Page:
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All for One: for You

All for One: for You

By Kristen Roach Thompson, Associate Coordinator, Bluegrass Writers Studio

     I was talking on the phone the other day with a prospective student, Carlos. One of the questions he asked was: "MFA - why do so many people say to get one, and why do so many others say don't bother?"

     I have to admit, I love this question. Because there are so many reasons to join the right MFA program for you, and so many reasons to avoid the wrong ones for you. I could answer it all day. My answer to him: "If you have your wits about you, and you have a deep desire to be a better writer, do it." These are the two things I feel you need to have in order to be successful at Bluegrass Writers Studio's MFA program. Because passion goes a long way, but so does prudence. There are as many writing theories as there are days of the year, and if you rely on a different strategy every day, you're going to come up with one messy, disjointed book. The trick is to listen, to hear each idea each day. And then decide what makes sense for you, your style, and your story. Try new things, but don't take them as the gold standard. Experiment and see what fails and what prospers. An MFA is the place for that.

     Last semester, I took a "Writers on Writing" course. I read that Hemingway reported to The Paris Review that one should write for a period of time each day, and then be done. I think he said 3 pm was quitting time (he was living in Key West then). He needed to stop in the middle, so that the following day he would have a place to start.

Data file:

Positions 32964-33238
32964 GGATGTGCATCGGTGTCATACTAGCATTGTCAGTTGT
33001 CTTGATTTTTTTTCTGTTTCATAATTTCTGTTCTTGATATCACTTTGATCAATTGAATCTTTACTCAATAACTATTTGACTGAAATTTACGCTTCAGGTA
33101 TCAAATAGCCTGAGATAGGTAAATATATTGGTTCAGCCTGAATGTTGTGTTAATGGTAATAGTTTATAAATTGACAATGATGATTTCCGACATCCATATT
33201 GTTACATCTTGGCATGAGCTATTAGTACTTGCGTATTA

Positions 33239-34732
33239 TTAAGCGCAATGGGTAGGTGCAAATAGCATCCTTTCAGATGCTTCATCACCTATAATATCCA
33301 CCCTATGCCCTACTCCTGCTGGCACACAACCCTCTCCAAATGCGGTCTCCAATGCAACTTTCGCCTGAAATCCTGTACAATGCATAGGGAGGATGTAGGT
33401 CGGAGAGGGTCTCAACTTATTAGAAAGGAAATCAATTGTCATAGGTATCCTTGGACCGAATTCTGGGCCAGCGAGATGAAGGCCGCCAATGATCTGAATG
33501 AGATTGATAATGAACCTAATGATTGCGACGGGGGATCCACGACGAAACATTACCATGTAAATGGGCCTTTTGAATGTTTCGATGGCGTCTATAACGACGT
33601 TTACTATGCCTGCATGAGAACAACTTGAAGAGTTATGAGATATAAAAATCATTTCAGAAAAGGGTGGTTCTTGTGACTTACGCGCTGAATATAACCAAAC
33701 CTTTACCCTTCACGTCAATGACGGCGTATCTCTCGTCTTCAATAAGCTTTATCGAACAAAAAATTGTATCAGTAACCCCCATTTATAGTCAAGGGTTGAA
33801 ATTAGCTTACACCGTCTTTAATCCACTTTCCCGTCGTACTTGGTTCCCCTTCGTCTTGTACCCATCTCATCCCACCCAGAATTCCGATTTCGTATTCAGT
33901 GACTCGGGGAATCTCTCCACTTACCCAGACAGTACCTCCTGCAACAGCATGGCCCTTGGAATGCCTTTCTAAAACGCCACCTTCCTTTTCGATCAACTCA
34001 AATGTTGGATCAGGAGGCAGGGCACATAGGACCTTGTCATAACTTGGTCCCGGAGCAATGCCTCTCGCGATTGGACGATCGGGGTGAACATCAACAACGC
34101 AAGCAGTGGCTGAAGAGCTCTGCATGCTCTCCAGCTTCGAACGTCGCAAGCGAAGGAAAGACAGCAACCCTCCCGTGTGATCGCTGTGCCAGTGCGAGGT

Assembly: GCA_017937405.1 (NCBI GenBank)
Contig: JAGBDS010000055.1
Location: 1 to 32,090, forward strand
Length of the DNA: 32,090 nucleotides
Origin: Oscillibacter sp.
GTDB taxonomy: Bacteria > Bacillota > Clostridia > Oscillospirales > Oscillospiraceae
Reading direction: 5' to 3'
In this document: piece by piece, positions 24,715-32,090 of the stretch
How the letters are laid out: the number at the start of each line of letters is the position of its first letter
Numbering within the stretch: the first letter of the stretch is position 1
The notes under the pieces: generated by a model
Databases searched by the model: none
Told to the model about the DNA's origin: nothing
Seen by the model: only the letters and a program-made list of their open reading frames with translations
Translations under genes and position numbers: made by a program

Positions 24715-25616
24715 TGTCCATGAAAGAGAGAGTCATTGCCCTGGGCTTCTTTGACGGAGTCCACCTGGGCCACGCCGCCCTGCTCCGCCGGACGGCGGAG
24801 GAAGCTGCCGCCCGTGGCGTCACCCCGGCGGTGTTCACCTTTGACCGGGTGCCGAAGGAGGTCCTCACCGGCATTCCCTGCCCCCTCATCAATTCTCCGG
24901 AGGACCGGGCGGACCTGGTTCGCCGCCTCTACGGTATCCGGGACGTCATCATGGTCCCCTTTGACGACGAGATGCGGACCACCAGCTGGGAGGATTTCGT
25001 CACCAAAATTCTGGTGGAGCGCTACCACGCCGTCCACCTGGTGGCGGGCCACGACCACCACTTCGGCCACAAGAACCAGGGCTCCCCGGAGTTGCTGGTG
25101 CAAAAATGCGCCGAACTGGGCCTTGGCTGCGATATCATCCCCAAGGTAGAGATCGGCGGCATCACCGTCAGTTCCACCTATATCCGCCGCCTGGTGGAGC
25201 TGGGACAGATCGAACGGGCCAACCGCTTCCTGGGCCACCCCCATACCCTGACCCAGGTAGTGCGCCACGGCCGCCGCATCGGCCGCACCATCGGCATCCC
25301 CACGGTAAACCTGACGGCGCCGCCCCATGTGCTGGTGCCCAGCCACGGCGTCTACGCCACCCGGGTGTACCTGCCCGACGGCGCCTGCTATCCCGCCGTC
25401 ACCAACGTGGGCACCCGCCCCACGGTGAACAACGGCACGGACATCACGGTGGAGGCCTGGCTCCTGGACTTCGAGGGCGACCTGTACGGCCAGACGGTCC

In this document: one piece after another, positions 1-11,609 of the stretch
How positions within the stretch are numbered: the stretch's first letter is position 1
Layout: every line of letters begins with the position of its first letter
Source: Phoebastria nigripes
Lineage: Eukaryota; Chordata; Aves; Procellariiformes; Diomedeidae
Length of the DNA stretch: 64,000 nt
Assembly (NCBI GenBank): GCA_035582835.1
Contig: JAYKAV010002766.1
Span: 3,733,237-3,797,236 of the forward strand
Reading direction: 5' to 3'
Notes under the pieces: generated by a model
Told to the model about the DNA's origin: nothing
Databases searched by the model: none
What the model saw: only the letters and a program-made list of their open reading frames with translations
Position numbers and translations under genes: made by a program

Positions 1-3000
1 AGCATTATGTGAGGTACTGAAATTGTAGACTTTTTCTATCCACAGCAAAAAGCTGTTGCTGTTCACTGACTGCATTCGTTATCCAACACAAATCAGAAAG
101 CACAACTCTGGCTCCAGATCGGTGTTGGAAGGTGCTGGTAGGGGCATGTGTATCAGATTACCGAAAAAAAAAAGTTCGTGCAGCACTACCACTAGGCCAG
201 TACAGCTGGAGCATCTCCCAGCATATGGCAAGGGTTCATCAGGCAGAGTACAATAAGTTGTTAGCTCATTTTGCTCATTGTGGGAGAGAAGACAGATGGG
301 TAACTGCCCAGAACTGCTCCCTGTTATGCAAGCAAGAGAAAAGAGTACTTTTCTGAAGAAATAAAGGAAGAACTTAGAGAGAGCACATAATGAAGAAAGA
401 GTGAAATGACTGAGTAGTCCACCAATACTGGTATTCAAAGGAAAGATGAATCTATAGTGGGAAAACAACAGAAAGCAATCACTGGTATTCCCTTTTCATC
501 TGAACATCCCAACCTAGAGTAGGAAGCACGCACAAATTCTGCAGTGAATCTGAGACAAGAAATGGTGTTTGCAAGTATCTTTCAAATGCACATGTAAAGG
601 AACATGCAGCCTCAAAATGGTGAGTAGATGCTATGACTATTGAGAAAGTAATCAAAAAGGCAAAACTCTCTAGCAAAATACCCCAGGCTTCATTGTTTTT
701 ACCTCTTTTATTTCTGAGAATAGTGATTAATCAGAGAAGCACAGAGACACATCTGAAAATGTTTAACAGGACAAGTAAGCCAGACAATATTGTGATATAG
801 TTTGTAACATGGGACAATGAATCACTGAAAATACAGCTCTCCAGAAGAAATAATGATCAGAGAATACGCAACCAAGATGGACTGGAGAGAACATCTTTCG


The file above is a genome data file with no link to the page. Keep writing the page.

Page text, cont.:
Ron Carlson, on the other hand, said to sit in that chair, writing, and the first time you want to get up - more coffee! need a stretch! shouldn't I check my email? - and you don't do it, what will follow in the next twenty minutes will be the best writing of your life. The soul knows when it's about to take a plunge, and it freaks out. You have to calm it and make it use its words.

     These two philosophies are at odds, but they are both true. Each author had great success with their own method. The point of an MFA is to be exposed to philosophies, methods, schools of thought, tactics of workshop, boxing gloves at writers' block. It's to read other people's writing and look for the strong places to admire. Figure out what makes them strong. Then look for the weak places, those lines where you think, "I don't buy it," and to get to the root of why they don't work.

     The most common complaint about MFAs, I told Carlos, is that they homogenize everyone's work. Some people say you can pick out a writer's MFA program by their style, because they've adopted the one of "that school." That may be true for some schools, but if assimilation isn't a reason to steer clear of an academic program, I don't know what is. The whole point of being a writer is to have a voice. If you subject yourself to a writing program that literally programs you, you will probably spend years trying to get back to where you started, badmouthing them all the way. 

     If, however, you are in an internal and external place of learning rather than copying, assessing rather than swallowing, playing rather than engineering, you'll do well in an MFA program like ours. Bluegrass Writers Studio has such a diverse canon of student and alumni writing, I can say with confidence that our point is to find new voices, not to manufacture ones that echo our own. You know that Goethe quote, "Be bold and mighty forces will come to your aid"? If ye be bold, we are those mighty forces.

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Kristen Thompson

Published on August 27, 2014

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